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Organizations are conceived as a result of the process of asking the fundamental question of why they should ever exist. They are therefore conceived for serving a purpose. And this purpose is essentially defined by the fact that there should be a need that has to be satisfied in some way. This does not only pertain to organizations. Literally, everything exists in order to serve a purpose. And organizations are no exception to this. The first question that has to be answered for an organization to be conceived is therefore a “why” question.
As soon as a need has been identified and as a result a purpose has been defined, it is of utmost importance that how this need may be best satisfied be addressed too. It is therefore a “how” question that needs to take precedence at this stage. And it exactly this question that can make all the difference. For example, a successful strategy for serving a need, compared to an unsuccessful one, is simply the result of a better answer to such a question. It is therefore in this way that the “how” supports the “why”. This is why entrepreneurs need to conduct a reality check of their ideas. And reality check in this context is a well-scrutinized business plan, which deals with all possible “how” questions of how the need would be best satisfied.
Organizations are ultimately born when the commitment of the entrepreneur to his or her idea outgrows his or her perception of risk. And it is exactly at this stage where the “how” questions are such a useful complement to the “why” ones. Successful ideas are simply successful not because they identified a need. Instead, they are successful because they were worked out so that they did that in a better or even the best way. The “how” is therefore a blessing for the “why”, especially in a world where even the slightest nuances may play a critical role. This becomes of utmost importance for newly established resource-poor organizations. There is however a trap…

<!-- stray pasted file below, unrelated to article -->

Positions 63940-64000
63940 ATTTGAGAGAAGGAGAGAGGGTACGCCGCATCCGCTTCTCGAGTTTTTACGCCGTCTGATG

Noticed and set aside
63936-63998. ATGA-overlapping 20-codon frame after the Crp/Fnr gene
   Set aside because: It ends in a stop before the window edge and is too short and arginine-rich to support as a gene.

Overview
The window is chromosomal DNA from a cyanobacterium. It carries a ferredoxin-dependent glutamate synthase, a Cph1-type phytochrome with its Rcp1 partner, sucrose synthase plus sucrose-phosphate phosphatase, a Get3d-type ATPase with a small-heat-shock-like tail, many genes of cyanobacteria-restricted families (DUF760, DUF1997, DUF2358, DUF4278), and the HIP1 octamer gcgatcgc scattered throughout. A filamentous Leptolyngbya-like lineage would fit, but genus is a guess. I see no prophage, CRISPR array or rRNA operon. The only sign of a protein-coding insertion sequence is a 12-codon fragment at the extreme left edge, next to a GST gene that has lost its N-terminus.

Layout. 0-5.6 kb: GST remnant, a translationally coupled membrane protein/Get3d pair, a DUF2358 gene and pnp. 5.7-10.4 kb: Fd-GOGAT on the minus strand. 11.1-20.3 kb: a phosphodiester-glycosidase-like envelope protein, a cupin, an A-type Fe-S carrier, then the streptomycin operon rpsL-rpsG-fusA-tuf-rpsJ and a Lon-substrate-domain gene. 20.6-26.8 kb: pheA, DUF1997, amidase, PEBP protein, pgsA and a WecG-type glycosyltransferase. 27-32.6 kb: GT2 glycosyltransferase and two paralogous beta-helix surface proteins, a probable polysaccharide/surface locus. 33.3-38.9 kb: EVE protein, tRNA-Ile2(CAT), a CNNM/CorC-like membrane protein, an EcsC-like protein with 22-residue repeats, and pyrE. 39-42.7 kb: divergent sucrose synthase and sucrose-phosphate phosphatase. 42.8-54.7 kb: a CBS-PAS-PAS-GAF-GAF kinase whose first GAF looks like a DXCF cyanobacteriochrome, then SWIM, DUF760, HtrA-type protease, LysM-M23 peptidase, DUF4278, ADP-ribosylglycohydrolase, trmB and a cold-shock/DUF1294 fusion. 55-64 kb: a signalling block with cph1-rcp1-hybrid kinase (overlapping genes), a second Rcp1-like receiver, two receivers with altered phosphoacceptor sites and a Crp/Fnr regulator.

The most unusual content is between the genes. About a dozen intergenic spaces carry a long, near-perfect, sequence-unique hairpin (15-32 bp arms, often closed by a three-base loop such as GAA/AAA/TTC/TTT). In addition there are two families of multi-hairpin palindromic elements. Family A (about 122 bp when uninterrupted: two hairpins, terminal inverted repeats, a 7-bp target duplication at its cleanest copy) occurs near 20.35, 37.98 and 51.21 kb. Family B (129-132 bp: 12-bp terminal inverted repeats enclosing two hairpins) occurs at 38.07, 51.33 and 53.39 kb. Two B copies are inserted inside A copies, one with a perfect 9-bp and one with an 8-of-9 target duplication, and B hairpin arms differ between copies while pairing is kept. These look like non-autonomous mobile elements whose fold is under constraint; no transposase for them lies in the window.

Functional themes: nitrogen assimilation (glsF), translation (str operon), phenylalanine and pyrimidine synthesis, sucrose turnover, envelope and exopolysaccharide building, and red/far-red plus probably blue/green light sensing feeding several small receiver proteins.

Despite the fact that the “how” is so crucially important for the “why”, too much of it or too early may kill an otherwise promising idea. The building of commitment to an idea by an entrepreneur is not instant. There is a process for this. Entrepreneurs speak too much and to everybody exactly for this reason. They just try to build commitment. During the early stages of this process however, ideas are very sensitive to criticism. And the “how” questions always seem to be much better grounded to logic when, at the same time, the “why” ones seem to directly come out of emotions and sentiment. Not surprisingly therefore, premature “how” questions have the power to kill even the most excellent ideas! The “how” that may be key to success can at the same time be the reason for the dropping of an idea even before it was even given a single chance to be seriously considered.
The “why” and the “how” questions can definitely lead to success provided that they are asked with the right sequence and at the right time. No idea can have a chance to even be born as an answer to a “how” question. There has to be an answer to a “why” question first. And at this stage no “how” questions need to be asked. However, even when the time for the “how” questions has finally come, it is important that they be stated so that to support the “why” and not the “why not”. And it is only at the latest stage when the hard “how” questions need to be posed and not before. For, it is only as soon as the idea has been fully developed that the time has come for the necessary reality testing. As soon as this has been done, if the commitment of the new entrepreneur is still higher than his or her perception of risk the new organization can be born with all the odds on its side.